iteratively utilizing a partial differential equation interpolation method based on a variational surface modeling technique and one or more of Laplace's equation, a finite difference approach, a successive over-relaxation approach, and a multi-grid solver approach to satisfy one or more display resolution refinement criteria to generate a color gradient based at least in part on the surface segments and the colors respectively associated with the boundary surface and the one or more feature surfaces without requiring manual generation or editing of a gradient mesh.
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16. A color gradient generation system comprising:
means for receiving information associated with a closed boundary curve and one or more non-intersecting color gradient paths enclosed within the closed boundary curve;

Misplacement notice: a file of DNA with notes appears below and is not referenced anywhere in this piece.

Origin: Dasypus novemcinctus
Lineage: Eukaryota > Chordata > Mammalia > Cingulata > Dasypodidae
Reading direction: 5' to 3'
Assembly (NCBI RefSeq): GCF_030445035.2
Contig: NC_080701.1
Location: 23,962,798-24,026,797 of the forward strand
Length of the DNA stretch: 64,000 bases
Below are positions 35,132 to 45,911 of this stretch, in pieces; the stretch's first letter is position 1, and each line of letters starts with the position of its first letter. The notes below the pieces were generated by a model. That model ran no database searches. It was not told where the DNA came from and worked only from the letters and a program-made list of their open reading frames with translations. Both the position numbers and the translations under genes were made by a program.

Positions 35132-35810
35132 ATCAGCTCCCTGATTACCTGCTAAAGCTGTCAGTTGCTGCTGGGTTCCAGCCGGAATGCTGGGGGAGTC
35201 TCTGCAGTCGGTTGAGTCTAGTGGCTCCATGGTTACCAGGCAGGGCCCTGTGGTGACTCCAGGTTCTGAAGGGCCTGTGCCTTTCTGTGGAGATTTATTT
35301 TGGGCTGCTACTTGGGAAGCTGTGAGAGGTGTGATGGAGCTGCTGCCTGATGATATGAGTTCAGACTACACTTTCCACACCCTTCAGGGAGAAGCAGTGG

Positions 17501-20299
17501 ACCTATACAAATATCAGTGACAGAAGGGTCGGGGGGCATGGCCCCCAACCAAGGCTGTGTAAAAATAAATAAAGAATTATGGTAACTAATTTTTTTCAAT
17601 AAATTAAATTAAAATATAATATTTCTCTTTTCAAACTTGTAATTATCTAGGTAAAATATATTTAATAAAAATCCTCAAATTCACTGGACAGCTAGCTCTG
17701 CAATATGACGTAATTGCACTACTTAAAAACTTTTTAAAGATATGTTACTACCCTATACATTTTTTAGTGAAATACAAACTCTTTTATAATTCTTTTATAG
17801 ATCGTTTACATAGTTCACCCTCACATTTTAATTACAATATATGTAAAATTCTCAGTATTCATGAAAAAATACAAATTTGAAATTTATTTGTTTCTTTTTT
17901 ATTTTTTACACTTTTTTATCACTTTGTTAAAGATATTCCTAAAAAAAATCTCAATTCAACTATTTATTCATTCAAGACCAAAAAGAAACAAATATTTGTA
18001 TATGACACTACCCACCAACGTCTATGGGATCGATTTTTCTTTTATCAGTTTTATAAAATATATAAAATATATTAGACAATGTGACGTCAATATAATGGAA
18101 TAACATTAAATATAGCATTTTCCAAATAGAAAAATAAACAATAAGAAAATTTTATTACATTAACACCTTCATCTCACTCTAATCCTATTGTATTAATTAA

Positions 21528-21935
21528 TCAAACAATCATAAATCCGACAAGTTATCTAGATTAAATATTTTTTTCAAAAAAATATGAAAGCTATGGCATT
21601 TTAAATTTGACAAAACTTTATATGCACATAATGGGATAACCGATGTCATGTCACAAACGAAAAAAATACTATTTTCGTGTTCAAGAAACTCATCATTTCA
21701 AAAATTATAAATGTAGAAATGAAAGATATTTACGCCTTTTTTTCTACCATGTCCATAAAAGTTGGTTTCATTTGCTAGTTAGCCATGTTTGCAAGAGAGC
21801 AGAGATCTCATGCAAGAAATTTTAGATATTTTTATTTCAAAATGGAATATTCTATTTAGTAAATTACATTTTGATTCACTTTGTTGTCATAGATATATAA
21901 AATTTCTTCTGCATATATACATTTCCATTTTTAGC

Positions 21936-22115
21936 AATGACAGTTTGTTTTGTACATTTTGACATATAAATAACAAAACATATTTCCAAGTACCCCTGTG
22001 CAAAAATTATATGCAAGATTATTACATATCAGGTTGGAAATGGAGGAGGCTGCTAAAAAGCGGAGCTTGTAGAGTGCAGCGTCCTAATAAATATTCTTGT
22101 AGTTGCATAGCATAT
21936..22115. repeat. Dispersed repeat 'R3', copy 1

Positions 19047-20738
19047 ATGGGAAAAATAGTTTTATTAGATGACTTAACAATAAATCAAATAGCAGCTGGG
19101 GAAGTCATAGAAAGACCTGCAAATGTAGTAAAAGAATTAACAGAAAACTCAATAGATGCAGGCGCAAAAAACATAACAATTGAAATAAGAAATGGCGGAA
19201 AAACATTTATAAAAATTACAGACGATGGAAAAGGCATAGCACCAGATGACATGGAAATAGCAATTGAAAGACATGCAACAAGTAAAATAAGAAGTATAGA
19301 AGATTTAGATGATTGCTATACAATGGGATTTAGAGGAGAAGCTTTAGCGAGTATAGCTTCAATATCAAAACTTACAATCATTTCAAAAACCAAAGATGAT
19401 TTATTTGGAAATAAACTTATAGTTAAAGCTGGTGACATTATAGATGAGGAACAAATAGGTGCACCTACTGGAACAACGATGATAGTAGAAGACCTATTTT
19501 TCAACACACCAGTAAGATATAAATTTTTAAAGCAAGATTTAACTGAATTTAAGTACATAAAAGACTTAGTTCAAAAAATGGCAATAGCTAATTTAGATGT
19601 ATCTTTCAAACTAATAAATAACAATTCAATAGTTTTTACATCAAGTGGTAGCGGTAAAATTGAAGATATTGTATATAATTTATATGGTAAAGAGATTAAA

means for identifying one or more colors respectively associated with the boundary curve and the one or more color gradient paths;
means for filling areas enclosed by respective color gradient paths with respective colors associated with the color gradient paths; and
means for generating a color gradient for an unfilled area enclosed by the boundary curve by applying a variational surface modeling technique that smoothly interpolates the colors respectively associated with the boundary curve and the color gradient paths within the area for the unfilled area enclosed by the boundary curve without requiring a manually generated or edited gradient mesh corresponding to the unfilled area enclosed by the boundary curve by utilizing a partial differential equation interpolation mechanism and at least one of Laplace's equation, a finite difference approach, a successive over-relaxation approach, and a multi-grid solver approach.